OK, some listeners like that change to the onset of a transient, and add 0.1uF bypass caps to their treble filters to achieve it,
however other listeners do not like that effect, and it is a sound-effect not present in the original waveform.
I don't like the sound it causes.

Now we can make a filter with 4.3uF; 12uF; 68uF from modern MKP type caps, and when I have time -{hopefully during this year}- I will try that and listen, as I have original Reference 104 with the original crossover.

Also, I have another idea to try for a slightly simpler circuit - I will post about it after I have tried it.

***************

Mattias,

did you buy 4.3uF and 5.1uF capacitors ? - or several smaller capacitances to connect in Parallel to sum to 4.2uF and 5uF ?
- and if so, what capacitance sizes did you buy ?
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Last edited by alan-1-b; 1st January 2011 at 03:05 PM. Reason: to change a few words
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Old 1st January 2011, 04:22 PM   #7
planet10 is online now planet10  Canada
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Kef 104 Crossover help.
Quote:
Originally Posted by alan-1-b View Post
Hi planet10,
I'm not convinced that Kef's ab version is the crossover is the best that can be done. Audibly better may be able to be done with different, and perhaps with less, components.
I wouldn't argue with that, but the aB xo was definitely better than what KEF used before.

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Old 1st January 2011, 04:27 PM   #8
speaker dave is offline speaker dave  United States
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Quote:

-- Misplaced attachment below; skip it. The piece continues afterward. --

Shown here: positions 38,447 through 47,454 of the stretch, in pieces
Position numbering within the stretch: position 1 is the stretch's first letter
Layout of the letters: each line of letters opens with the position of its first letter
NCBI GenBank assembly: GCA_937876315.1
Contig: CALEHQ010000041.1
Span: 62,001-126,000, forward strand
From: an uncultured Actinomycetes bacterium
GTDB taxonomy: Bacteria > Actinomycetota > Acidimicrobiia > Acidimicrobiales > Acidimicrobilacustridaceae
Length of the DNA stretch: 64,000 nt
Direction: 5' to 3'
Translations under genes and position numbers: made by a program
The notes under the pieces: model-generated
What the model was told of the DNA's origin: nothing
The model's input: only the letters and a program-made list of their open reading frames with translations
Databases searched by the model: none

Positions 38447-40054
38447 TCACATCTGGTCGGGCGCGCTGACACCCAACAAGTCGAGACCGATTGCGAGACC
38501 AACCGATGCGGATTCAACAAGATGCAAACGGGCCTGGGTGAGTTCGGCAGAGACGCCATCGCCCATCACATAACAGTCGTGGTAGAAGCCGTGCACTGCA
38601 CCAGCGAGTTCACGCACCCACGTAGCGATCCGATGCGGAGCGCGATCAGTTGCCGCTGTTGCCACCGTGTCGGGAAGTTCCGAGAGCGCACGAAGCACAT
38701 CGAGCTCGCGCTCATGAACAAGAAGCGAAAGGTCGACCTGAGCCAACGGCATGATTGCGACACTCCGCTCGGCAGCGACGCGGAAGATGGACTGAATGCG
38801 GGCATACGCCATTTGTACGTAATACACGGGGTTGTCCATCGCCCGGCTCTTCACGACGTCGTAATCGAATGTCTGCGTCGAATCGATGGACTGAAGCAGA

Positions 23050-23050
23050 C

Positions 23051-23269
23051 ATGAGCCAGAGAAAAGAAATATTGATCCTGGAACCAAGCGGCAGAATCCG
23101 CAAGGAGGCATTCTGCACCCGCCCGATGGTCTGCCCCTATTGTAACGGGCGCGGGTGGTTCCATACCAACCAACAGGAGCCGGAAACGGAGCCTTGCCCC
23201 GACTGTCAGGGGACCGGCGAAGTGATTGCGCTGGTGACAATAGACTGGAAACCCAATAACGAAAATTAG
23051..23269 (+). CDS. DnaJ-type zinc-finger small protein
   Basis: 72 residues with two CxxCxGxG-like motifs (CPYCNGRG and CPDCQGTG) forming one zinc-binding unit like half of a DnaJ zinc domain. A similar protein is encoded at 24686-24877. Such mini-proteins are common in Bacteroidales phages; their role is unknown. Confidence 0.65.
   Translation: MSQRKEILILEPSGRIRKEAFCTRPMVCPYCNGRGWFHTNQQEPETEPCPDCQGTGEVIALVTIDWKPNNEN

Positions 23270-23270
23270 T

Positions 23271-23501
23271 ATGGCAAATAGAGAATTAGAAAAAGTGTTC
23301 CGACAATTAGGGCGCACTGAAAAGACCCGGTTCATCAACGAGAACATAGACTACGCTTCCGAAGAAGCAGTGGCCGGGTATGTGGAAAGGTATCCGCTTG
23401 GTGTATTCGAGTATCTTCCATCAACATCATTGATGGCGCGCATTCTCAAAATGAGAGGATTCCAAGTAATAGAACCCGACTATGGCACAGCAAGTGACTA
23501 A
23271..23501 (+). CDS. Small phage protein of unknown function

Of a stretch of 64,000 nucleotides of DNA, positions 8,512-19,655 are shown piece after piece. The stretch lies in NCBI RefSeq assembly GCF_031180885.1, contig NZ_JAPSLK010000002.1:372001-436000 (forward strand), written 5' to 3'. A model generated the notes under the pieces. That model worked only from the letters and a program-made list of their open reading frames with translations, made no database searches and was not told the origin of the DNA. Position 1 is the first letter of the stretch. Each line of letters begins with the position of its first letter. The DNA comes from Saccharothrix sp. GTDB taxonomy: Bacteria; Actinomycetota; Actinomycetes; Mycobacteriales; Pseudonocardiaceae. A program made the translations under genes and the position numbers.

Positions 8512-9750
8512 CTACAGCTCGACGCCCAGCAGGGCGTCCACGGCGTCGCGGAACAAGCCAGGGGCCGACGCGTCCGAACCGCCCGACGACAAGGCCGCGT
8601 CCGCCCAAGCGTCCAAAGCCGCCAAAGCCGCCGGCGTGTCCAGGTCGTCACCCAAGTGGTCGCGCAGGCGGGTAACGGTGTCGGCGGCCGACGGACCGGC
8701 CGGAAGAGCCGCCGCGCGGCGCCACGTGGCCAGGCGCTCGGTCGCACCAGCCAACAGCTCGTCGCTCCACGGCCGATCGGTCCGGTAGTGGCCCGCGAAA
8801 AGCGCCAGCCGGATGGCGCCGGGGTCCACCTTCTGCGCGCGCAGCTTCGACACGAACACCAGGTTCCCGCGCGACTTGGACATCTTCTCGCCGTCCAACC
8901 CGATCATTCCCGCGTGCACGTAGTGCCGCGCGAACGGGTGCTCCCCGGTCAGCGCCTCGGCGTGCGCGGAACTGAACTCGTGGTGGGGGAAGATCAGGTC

Originally Posted by alan-1-b View Post

As regards accurate sound reproduction, I am suspect of the audible effect of the 0.6uF cap, because it will cause change to the leading edge of high frequency waveform, and particually so with a modern low ESR capacitor.
The old 0.6uF cap likely had sufficient ESR to slow down the rise time of the signal to similar rise time as through the 3.3uF and 10uF caps to not result in leading edge tizz or slight sibilence to the sound. OK, some listeners like that change to the onset of a transient, and add 0.1uF bypass caps to their treble filters to achieve it, however other listeners do not like that effect, and it is a sound-effect not present in the original waveform.

I don't like the sound it causes.
Sounds like Pseudo-science to me.

Not buying the slow waveform arguement or effects causing "tiz or sibilence". Since both the star and the delta configuration are equivalents you can substitute either with the same sound qualities. Tiz or sibilence are effects well inside the audio band and the network gave just the performance desired in the low treble regions. The fact that the circuit gave the desired response is proof that there were no significant parasitic effects in place.